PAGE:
Phnom Penh

According to Khmer legend, the capital of Cambodia originated with a woman named Penh. In about 1370 when a terrible flood occurred Penh discovered a statue with four representations of the Buddha caught in a tree floating downstream. She had a small pagoda built on top of the hill, or phnom, in which to keep the statue. Pilgrims poured in, a settlement began to form, grew and came to be called Phnom Penh or "Hill of Lady Penh".

The city is located at the confluence of four river arms, the Lower and Upper Mekong, the Tonle Sap and the Bassac Rivers. It sprawls out along the southern shore of the Tonle Sap river. The sometimes suffocating tropical heat is conducive to a rather slow pace of life. Near the riverfront is the spectacular, brightly colored yellow, orange and green Royal Palace, home to King Father Norodom Sihanouk.
Large groups of saffron-robed monks can be seen walking or stopping to meditate along the gracious palm tree lined riverfront. Families also enjoy a relaxing outing along the river, while all kinds of hawkers offer exotic fruit, refreshments, lotus seed pods, deep-fried locusts or a chance to release birds for good luck. Scores of raggedy children can be seen, often barefoot, wandering about, begging for riels, kicking around a ball, selling cigarettes or offering shoe-shine services. There is something quite touching about them. They are beautiful, although not always very clean and often timid. Out of their poverty come the most enchanting smiles, something no money in the world can buy.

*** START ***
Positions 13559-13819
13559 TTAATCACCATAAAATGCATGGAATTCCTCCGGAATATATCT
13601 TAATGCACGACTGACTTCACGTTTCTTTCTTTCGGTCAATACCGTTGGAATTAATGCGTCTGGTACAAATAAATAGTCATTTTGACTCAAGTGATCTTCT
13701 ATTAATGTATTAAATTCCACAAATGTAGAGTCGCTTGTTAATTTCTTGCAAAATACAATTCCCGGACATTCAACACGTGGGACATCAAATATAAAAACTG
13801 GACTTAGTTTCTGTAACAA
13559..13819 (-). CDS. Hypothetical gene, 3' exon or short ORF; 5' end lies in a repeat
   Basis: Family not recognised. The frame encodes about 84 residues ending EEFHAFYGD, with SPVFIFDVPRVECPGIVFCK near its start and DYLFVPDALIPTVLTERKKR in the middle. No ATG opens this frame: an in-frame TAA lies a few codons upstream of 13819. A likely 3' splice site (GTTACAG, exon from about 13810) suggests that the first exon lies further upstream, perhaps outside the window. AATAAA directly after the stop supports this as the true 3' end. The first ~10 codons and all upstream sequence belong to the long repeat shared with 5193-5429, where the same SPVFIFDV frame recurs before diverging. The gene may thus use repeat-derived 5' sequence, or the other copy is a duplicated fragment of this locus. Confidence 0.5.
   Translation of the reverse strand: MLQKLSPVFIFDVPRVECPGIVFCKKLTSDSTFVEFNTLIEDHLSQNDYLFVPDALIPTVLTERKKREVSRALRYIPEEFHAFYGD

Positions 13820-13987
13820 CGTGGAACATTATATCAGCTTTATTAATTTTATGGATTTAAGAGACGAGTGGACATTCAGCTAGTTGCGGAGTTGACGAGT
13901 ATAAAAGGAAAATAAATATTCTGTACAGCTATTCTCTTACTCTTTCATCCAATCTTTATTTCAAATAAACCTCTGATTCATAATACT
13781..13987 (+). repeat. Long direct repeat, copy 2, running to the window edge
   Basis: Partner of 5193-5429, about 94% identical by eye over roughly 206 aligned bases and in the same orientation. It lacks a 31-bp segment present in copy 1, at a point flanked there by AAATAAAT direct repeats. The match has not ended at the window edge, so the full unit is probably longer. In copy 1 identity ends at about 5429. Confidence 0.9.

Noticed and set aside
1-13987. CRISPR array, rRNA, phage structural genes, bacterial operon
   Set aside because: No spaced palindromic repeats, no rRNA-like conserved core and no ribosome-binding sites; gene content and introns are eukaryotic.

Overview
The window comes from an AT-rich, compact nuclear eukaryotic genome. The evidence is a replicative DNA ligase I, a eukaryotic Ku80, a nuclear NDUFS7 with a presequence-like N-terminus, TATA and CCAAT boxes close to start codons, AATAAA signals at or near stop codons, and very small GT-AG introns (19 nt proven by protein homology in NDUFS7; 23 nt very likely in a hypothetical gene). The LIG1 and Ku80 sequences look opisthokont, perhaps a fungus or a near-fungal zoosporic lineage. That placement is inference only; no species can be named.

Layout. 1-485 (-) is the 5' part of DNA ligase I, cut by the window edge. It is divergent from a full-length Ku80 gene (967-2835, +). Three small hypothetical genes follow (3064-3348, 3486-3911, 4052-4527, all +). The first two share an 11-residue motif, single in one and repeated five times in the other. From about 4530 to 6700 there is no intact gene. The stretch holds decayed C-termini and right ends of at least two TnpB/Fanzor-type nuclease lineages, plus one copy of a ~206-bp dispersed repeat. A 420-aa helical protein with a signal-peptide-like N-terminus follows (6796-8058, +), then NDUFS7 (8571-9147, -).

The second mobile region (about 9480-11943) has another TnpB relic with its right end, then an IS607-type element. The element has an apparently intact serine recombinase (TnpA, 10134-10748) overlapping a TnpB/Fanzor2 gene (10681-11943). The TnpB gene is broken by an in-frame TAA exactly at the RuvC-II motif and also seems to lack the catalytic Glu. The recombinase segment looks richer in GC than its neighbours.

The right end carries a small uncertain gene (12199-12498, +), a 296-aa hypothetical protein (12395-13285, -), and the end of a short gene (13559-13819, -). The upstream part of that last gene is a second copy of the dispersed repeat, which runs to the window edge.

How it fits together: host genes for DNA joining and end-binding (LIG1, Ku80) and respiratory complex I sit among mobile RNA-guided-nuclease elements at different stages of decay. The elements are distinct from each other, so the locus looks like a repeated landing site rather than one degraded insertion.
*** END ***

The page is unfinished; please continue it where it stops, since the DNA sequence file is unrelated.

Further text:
Everywhere in Phnom Penh, signs of the thirty years of war can be discerned; people's looks, their bodies and souls, betray evidence of the horrifying genocide committed by the Khmers Rouges, followed by the Vietnamese occupation, coups d'etat and bloody gangland killings. Now, after the chaos and the ensuing night of blood, like Cambodia as a whole, Phnom Penh is struggling to come alive again.

The former "Pearl of Asia", despite rampant corruption, assaults by developers and the onslaught of motor vehicles, hasn't lost the exquisite charm of the past.

At dawn, down on the riverfront, crowds of people come to contemplate the harmonious river of alternating flow, a people once crushed but now hopeful of better days to come.
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